It’s really, really difficult for many of us to actually do those things that keep us healthy. The doctor us that we must lose weight. We nod in agreement while the doctor’s in the room, but we actually have no intention of actually obeying. We have a million excuses why we don’t comply. Again, I’ll admit that I have a very hard time obeying doctor’s orders.

As for your assumption that people don’t want to change policies–have you ever heard the fire alarm go off in the hospital? I hear it several times a week. Usually the reason is a patient smoking in their bedroom. Yes, patients and their families often try to change hospital policies, and sometimes, they’re right (e.g., allowing parents to room in with children). But many times, they refuse to do certain things; e.g., many patients will refuse to have their blood drawn. Many patients insist on getting out of bed or not getting out of bed, leaving the floor to wander around, smoking, eating certain foods, drinking certain drinks, etc. in clear violation of hospital policy.

What do we do? We work with the patient as best we can. If the patient becomes a danger to others, we may have to ask them to leave or go to another facility. But for the most part, we work to bring the patient into compliance by helping them to see why we ask them to adhere to various disciplines and policies. And we put up with those patients who continue to be non-compliant or combative about the hospital policies.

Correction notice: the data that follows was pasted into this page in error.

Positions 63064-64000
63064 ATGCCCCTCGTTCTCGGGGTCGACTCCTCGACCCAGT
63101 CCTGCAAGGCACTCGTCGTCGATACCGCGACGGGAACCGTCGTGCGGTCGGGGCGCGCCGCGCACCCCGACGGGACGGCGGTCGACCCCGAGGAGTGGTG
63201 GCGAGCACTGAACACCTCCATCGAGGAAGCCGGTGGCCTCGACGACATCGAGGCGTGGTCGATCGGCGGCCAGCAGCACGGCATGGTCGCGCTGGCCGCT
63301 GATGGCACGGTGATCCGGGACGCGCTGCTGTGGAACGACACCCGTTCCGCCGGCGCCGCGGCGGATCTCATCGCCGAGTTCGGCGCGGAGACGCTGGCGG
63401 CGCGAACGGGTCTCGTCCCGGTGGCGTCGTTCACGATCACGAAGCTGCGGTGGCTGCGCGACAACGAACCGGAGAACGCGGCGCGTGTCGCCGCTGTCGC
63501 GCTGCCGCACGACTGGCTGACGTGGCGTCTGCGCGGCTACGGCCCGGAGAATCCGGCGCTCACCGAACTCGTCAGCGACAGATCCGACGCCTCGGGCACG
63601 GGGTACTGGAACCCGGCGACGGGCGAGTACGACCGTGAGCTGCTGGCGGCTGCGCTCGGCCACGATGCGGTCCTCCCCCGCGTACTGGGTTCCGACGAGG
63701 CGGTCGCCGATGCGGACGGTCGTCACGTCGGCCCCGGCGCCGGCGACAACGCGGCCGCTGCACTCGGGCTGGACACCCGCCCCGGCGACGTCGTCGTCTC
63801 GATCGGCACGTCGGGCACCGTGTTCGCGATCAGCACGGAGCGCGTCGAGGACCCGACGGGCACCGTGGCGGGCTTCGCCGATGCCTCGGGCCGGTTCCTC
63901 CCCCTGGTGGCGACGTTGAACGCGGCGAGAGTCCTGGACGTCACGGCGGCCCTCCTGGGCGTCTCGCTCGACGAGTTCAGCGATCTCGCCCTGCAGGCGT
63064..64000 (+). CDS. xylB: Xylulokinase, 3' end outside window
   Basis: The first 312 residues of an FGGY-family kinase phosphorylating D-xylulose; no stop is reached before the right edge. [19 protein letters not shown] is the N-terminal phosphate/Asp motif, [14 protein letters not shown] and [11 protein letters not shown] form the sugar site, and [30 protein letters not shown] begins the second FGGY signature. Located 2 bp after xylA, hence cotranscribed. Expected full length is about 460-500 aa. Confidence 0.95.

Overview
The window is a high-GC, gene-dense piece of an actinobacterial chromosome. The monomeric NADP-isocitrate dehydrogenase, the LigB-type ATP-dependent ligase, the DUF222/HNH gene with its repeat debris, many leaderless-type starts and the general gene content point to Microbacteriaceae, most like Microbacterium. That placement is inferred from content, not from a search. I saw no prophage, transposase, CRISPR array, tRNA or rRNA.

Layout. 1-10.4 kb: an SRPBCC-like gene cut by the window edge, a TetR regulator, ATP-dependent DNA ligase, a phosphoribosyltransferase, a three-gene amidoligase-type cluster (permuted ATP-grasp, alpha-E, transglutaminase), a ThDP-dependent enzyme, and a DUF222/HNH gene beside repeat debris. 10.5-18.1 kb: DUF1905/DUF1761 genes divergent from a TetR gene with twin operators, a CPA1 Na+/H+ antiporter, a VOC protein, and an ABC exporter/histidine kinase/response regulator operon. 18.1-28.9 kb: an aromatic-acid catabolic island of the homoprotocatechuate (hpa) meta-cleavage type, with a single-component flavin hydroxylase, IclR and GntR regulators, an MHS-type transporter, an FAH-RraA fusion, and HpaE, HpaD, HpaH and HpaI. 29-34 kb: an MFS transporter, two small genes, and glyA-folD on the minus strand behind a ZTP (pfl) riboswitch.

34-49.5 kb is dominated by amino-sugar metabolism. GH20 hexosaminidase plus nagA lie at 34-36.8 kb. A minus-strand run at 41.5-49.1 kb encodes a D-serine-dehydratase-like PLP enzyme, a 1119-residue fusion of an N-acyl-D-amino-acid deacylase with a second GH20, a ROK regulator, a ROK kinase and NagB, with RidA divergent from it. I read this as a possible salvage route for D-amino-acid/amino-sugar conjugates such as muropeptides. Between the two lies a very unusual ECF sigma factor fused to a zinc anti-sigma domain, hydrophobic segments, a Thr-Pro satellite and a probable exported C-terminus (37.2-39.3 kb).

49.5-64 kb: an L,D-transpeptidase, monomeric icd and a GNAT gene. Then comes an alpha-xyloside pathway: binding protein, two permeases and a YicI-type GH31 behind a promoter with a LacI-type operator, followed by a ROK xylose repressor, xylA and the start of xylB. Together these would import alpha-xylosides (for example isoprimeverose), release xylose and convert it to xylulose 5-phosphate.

As for the OP’s post, I think it is appropriate for priests to teach the truth. It is not up to them to convict people to believe it. That is the job of the Holy Spirit–to convict people of sin, righteousness, and judgement (John 16: 8)

I do think it’s appropriate for priests and religious teachers to remind Catholics that they are in danger of losing their soul if they continue to believe or practice sinful things.

But there is a provision in the Catechism for “conscience.” If a person cannot believe in a teaching of the Church, they are encouraged to keep an open mind and continue to study so that eventually, they will be able to reconcile their conscience with the teachings of the Church. This is not an open invitation to practice sin or teach heresy, but it is an explanation of why the Church allows people who don’t believe to remain in the Church.